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Constructivism and Russian Stage Design John E. Bowlt As we grow more familiar with the history of modern Russian stage design , we come to appreciate a point of great significance to the history of modern Russian theatre: that while the Diaghilev Ballets Russes were enjoying fabulous success in Paris and London just before and after the Great War (and their success was, above all, a visual one), the Russian stage at home was no less productive and no less innovative even though its purpose and scope were very different. In 1910 Paris audiences beheld the sensuous magnificence of Lev Bakst's designs for Scheherazade and were stunned by its vivid colors and occult symmetries. Three years later the St. Petersburg bohemia produced the "transrational" opera Victory Over the Sun and encountered wonderment and derision. Both pieces were Russian, both were essentially visual, but the differences between them were very great. In the history of stage design, Schererazade, like most of the Diaghilev productions, served as the conclusion to a preceding tradition; Victory Over the Sun was the introduction to a new era. In simple terms, the Ballets Russes acted as the grand culmination to that same decorative style which had inspired designers of the Renaissance, the Baroque, the Romantic and the Naturalist theatres. The fortunate elite who saw those memorable productions of 1909-14 (and who were themselves, so to speak, the decorative culmination to a passing social order) were captivated by the sheer ornamental force of Bakst and they were charmed by the pedantic accuracy of Alexandre Benois. The decor, as one critic said, functioned like a spider's web and any artistic unity between actor and spectator was achieved simply by shock and bewilderment. 1 When we look back at those "banquet years" with a more measured eye, we can see that the set and costume designers who worked for Diaghilev, at least before the 1920s, were still operating within the traditions of studio painting: they depicted episodes, they illustrated plots, they evoked a his62 torical time by ethnographical and archaelogical compilation. In other words, for Benois, Mstislav Dobujinsky, Sergei Sudeikin, even for Bakst, theatre was a narrative experience and their decorations, precisely, decorated it, remaining a two-dimensional art. Even when an artist possessed a sculptural and volumetrical perception, he was, more often than not, "tamed" by the conventions of the Ballets Russes. This happened, for example , in the case of Natalia Goncharova's Neo-Primitivist and Rayonist costumes for Liturgie (1914-15) and Rhapsodie Espagnole (1916). Certainly, Diaghilev's production of La Charte in 1927 was a Constructivist one and relied on a three-dimensional system both in decor and in choreography, but it did not derive from the internal tradition of the Ballets Russes. In fact, if we are to discover the real stimulus to the emergence of Constructivism in Russian stage design, then we must discount the Diaghilev era and look elsewhere-namely, to the theatres of St. Petersburg and Moscow. Moreover, if we are to trace the derivation of Constructivism in Russian stage design, then we must concern ourselves with that point at which stage design in Russia moved from surface to space. Examination of this process reveals a tradition normally overshadowed by the achievements of the Ballets Russes, i.e. an alternative tradition supported by the foremost members of the Russian avant-garde-Alexandra Exter, El Lissitzsky, Kazimir Malevich, Liubov Popova, Alexandr Rodchenko, Varvara Stepanova, Vladimir Tatlin, Georgii Yakulov, etc. Other interesting circumstances also emerge. For example, certain modem designers who are often categorized as "Russian" were, strictly speaking, not of Russian origin and their inspiration owed much to national traditions outside Russia: Yakulov's spontaneity and love of movement is more the product of his beloved Armenia than of Moscow or Paris; the curious dichotomies of sophistication and vulgarity are common to the Ukrainian mentality of Alexandr Bogomazov, Vadim Meller and Anatolii Petritsky. Differences and distinctions are to be found not only in individual and national resolutions of artistic problems posed by a given costume or decor, but also in the choice of medium. In the modern context Russian stage design denotes much more than ballet, opera and the theatre: the...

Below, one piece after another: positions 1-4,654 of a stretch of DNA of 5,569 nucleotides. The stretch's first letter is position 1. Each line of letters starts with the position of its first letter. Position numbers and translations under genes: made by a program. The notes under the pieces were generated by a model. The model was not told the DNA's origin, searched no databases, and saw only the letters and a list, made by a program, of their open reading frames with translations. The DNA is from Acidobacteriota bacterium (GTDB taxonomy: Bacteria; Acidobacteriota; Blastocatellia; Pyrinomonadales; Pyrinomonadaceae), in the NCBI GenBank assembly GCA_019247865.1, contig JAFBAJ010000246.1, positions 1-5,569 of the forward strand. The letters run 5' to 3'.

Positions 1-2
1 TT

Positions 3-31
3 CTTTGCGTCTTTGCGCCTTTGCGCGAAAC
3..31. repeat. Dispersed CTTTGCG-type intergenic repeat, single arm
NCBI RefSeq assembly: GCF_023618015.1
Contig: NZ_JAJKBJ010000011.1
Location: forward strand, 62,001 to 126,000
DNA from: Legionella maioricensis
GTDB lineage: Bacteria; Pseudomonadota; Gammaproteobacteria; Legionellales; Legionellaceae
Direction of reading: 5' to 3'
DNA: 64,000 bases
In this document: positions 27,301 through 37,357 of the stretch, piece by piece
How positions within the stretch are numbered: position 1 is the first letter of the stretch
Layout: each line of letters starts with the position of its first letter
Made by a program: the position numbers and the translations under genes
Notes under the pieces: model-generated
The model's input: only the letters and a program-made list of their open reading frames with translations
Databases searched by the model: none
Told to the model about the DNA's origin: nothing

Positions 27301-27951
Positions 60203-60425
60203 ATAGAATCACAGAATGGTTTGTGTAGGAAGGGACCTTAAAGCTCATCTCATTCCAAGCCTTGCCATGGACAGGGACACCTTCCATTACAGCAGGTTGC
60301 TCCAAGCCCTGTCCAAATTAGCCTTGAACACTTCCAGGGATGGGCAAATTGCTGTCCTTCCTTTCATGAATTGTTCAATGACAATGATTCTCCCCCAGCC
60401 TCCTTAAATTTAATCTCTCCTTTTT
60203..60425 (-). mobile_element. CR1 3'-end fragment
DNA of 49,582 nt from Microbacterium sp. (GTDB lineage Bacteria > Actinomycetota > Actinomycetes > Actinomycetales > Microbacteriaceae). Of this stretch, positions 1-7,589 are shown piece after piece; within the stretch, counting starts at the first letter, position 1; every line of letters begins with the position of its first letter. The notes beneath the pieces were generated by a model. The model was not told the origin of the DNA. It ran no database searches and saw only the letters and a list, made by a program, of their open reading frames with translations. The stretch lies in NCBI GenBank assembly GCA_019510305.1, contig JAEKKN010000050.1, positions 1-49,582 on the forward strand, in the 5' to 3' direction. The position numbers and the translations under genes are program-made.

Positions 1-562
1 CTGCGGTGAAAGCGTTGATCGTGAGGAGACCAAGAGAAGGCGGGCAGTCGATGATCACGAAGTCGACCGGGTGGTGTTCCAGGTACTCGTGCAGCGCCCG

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Additional Information

ISSN
1537-9477
Print ISSN
1520-281X
Pages
pp. 62-84
Launched on MUSE
2018-01-03
Open Access
No
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